And we know the world would have been different if Klara’s son died, and though he lived, if he had directed his energy to something positive.
Born in Austria, on April 20, 1889, the son of a minor customs official, Hitler never completed high school. He was to join the Academy of Fine Arts in Vienna, but was rejected for lack of talent. He, however, stayed in Vienna until 1913, a poor struggler, fascinated by philosophy. It was here that he developed anti-Jewish and antidemocratic convictions, an admiration for the outstanding individual, and contempt for the masses.
He joined the Bavarian army in Munich in World War I as a dedicated and courageous soldier. But his skills went unnoticed and he was never promoted beyond private class, the reason being his lack of leadership qualities. After Germany’s defeat in 1918 he remained in Munich and in the army until 1920. In September 1919 he joined the nationalist German Workers’ party, and in April 1920 he went to work full time for the party, now renamed the National Socialist German Workers’ (Nazi) party. In 1921 he was elected party chairman (Führer) with dictatorial powers.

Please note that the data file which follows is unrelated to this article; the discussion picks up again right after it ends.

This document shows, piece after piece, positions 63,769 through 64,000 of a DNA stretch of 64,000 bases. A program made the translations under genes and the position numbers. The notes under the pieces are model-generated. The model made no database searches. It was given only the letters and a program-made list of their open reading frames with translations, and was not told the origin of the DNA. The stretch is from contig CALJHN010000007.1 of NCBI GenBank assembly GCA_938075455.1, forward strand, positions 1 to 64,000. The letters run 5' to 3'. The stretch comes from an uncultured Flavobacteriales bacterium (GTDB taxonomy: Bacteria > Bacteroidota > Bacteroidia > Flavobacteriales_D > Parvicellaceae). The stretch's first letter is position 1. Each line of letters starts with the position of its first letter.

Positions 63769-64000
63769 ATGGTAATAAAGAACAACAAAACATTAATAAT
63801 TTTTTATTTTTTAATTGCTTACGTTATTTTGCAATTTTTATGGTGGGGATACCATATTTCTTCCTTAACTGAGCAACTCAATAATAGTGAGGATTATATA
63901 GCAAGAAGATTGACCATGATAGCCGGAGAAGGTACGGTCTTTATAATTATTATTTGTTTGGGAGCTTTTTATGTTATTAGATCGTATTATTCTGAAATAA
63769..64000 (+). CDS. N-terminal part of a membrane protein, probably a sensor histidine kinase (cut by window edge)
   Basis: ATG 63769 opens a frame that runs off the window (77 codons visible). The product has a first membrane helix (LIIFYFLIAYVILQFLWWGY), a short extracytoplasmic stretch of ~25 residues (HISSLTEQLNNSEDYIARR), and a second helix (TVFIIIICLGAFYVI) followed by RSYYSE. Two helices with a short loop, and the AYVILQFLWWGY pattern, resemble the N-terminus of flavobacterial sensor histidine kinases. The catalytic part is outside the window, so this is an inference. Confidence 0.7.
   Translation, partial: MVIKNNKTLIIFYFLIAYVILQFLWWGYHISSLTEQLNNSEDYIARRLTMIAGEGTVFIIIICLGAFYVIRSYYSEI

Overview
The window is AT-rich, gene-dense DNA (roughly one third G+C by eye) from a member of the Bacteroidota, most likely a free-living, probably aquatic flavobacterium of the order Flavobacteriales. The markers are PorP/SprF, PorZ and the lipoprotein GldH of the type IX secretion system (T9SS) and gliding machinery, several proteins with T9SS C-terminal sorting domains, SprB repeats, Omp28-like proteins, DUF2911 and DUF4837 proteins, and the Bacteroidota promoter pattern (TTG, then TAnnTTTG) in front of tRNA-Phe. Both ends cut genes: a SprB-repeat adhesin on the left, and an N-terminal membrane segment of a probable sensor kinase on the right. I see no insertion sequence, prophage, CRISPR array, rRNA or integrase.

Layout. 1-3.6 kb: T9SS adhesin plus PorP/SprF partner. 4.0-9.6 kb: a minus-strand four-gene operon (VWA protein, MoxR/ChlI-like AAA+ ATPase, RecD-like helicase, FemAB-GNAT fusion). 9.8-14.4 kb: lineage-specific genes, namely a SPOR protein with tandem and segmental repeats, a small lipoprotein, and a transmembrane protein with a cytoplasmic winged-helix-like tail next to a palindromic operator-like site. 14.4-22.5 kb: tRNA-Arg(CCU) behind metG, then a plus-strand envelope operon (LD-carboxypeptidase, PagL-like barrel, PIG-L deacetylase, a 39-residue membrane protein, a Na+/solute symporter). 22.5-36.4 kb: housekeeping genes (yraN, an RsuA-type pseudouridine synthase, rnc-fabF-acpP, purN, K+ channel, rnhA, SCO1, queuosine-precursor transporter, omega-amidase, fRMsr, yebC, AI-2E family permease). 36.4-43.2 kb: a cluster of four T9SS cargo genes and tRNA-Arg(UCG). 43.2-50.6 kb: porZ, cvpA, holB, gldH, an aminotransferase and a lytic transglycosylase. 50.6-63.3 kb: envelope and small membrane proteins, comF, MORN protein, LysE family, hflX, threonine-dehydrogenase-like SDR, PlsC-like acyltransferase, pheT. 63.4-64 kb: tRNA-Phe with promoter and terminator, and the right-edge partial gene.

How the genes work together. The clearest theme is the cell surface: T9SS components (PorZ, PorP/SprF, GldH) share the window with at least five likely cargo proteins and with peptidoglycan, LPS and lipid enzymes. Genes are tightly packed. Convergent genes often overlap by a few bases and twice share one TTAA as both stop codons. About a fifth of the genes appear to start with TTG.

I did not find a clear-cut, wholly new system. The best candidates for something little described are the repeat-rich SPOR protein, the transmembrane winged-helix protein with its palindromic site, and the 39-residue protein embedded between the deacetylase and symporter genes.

From here began Hitler’s journey to world notoriety.
Using any means he could muster, meetings, terrorism, hired thugs he began to spread his gospel of racial hatred and contempt for democracy. He rose to importance aided by high officials and businessmen. In November 1923, in a time of political and economic chaos, he led an uprising (Putsch) in Munich against the post-war Weimar Republic, proclaiming himself chancellor of a new authoritarian regime. Soon the Putsch collapsed; they did not have military support.
Hitler was imprisoned, where in 8 months he wrote (dictated) his autobiography Mein Kampf. After his release in December 1924, he began to rebuild his party lying low till the Great Depression of 1929. Now, Hitler offered a new theory that this collapse of economy was actually a Jewish-Communist plot. He found his believers in great number. Nazi representation in the Reichstag (parliament) rose from 12 seats in 1928 to 107 in 1930. Finally, Hitler was appointed chancellor in January 1933.
Once in power, Hitler quickly established himself as a dictator. The days of the Great Dictator had begun. He took control by banning all political parties except for Nazi; the economy, the media, and everything else were brought under Nazi authority by making an individual’s livelihood dependent on his or her political loyalty. Any slight anti-Nazi element was treated in concentration camps.